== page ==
All Permanent Residents of Canada must comply with a residency requirement. That requirement, as of now, is 730 days in every 5 year period.
Many individuals want to have their cake and eat it too. Others are constrained by circumstances beyond their control. I have been consulted by both the former and latter regarding the residency requirements.
In this blog post, I’ll discuss one of the exemptions from the residency requirement. Section 28(2)(iii) allows a permanent resident to comply with the residency requirement even if they’re outside Canada as long as they are employed on a full-time basis by a Canadian business or in the federal or public service (of a province).
Regulation 61(1) provides additional guidance as to what constitutes a Canadian business (lest anyone start incorporating shelf/shell companies to allow them to skirt s.28). The business must be incorporated under the laws of Canada or of a province and have an ongoing operation in Canada or it can be an enterprise that has an ongoing operation in this country and is capable of generating revenue and is carried on in anticipation of profit and in which a majority of voting or ownership interests is held by Canadians, permanent residents or Canadian businesses. It goes without saying, but s.61(2) makes it explicitly clear that a “Canadian business” does not include a business that serves primarily to allow a permanent resident to comply with their residency obligation.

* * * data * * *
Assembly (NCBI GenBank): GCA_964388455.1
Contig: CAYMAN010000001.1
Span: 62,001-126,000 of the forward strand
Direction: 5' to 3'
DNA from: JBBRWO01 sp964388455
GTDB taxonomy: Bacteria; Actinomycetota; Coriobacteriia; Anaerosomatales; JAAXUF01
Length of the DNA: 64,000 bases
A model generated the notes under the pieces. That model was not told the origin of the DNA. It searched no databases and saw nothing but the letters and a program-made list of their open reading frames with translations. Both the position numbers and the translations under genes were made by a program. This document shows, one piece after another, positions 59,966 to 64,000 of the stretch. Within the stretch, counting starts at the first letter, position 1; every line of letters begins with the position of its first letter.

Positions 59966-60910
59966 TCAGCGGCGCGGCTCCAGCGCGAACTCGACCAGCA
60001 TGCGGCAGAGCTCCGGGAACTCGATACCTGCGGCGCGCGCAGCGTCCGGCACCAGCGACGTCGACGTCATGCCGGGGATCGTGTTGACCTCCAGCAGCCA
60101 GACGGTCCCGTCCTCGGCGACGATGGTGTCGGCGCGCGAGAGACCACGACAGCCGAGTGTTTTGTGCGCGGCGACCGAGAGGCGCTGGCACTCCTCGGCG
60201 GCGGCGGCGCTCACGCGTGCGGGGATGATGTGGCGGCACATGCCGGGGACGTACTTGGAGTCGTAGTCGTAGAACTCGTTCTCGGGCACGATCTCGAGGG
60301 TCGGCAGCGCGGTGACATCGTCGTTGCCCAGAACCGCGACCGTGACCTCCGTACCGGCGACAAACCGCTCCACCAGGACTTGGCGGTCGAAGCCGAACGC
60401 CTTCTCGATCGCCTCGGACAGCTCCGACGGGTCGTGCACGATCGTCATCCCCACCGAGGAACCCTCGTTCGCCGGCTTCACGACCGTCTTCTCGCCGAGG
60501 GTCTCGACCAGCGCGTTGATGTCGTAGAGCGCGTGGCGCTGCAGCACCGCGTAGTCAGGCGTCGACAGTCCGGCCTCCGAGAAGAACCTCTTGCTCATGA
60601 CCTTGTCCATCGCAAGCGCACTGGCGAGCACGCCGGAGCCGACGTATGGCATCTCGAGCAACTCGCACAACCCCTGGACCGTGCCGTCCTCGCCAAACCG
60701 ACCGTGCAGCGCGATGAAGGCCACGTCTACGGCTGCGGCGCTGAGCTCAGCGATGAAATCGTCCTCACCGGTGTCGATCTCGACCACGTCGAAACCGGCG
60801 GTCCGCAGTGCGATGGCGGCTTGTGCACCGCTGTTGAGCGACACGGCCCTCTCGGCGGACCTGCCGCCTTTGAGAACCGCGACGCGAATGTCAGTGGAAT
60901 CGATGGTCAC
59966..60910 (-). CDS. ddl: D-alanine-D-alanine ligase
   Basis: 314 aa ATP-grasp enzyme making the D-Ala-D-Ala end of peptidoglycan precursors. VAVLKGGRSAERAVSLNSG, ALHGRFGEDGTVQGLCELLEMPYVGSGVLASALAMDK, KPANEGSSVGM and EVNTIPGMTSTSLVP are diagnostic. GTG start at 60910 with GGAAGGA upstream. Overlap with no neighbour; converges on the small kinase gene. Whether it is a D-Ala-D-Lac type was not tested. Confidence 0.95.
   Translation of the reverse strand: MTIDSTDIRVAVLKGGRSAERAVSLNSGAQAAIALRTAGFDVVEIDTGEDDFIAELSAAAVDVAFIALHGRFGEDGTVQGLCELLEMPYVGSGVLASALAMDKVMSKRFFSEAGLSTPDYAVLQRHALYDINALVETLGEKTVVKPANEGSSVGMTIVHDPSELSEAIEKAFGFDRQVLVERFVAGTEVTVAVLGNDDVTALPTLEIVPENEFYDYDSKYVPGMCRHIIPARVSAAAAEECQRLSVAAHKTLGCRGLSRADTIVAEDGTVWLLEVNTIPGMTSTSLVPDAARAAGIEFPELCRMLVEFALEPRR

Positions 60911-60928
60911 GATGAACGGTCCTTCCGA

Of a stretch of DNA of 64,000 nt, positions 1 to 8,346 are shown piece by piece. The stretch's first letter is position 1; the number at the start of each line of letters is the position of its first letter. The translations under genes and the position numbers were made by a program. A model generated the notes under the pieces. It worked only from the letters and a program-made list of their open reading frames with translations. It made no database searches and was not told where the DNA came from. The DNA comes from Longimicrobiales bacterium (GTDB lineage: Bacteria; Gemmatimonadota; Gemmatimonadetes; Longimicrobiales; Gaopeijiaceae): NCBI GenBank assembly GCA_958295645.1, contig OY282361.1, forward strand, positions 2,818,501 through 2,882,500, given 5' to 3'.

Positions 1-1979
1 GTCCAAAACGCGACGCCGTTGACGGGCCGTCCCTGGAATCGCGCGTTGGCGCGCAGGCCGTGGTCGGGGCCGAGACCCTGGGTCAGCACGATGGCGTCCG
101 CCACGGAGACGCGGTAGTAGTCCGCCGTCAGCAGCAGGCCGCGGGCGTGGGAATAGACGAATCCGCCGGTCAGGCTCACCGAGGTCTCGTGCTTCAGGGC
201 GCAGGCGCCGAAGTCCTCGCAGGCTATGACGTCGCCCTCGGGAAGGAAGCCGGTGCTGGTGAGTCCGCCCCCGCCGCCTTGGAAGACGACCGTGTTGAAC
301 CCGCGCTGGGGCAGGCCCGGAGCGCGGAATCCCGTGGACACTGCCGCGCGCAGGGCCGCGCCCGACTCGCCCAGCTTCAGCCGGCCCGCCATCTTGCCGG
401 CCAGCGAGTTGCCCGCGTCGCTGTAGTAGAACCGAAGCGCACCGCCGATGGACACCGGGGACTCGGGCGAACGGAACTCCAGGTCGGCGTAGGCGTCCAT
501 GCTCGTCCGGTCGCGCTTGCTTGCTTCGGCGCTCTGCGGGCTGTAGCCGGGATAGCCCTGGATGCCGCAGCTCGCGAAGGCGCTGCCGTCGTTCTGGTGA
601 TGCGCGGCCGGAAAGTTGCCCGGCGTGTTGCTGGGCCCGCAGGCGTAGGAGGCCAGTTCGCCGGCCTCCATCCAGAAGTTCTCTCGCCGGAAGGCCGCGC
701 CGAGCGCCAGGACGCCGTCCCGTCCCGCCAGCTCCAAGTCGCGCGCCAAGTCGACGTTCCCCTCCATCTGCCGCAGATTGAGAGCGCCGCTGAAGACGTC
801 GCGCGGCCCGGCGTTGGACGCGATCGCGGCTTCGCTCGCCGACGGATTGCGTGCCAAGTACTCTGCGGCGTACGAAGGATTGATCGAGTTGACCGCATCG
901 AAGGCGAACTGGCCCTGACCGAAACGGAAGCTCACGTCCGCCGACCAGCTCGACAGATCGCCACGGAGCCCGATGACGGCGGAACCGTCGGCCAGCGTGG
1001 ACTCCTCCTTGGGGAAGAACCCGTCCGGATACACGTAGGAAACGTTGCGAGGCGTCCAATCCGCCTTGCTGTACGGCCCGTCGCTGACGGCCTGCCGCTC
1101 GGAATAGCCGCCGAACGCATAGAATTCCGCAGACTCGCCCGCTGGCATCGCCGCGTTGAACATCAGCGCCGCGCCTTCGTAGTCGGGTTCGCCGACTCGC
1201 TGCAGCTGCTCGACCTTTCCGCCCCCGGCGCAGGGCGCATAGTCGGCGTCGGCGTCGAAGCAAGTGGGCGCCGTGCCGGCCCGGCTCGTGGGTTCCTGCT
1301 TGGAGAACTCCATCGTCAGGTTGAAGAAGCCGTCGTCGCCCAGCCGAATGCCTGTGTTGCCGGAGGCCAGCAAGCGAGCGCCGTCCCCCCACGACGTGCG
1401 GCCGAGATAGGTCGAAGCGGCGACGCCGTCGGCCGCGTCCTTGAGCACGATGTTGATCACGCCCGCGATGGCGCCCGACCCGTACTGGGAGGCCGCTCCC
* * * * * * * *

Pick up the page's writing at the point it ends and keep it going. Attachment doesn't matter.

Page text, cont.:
Case law gives us some additional details. There should be a position for the permanent resident in Canada should the work abroad cease; in other words the work abroad must be an “assignment”. There should be connecting factors to Canada including work duties, payment of taxes and other deductions and control of his assignment from Canada (Wei v. MCI (2012), 12 Imm. L.R. (4th) 256). The Federal Court in Jiang 2011 FC 349 seems to concentrate on the temporary nature of the assignment abroad. In terms of whether the business has an “ongoing operation” in Canada, no one indicia is determinative (Durve v. MCI 2011 FC 995).
In my experience, visa officers on applications for a travel document tend to be skeptical of smaller operations, but there is no requirement as to the size of the business or numbers of employees. If there is a negative residency requirement, officers are obliged to provide a travel document to a Permanent Resident as long as an appeal is filed with the IAD, or if the permanent resident had spent at least one day in Canada in the previous 365. The IAD is the ultimate arbiter, and it is imperative that sufficient documentation and evidence is provided to enable the tribunal to assess the facts and the applicability of legislation, regulation and jurisprudence.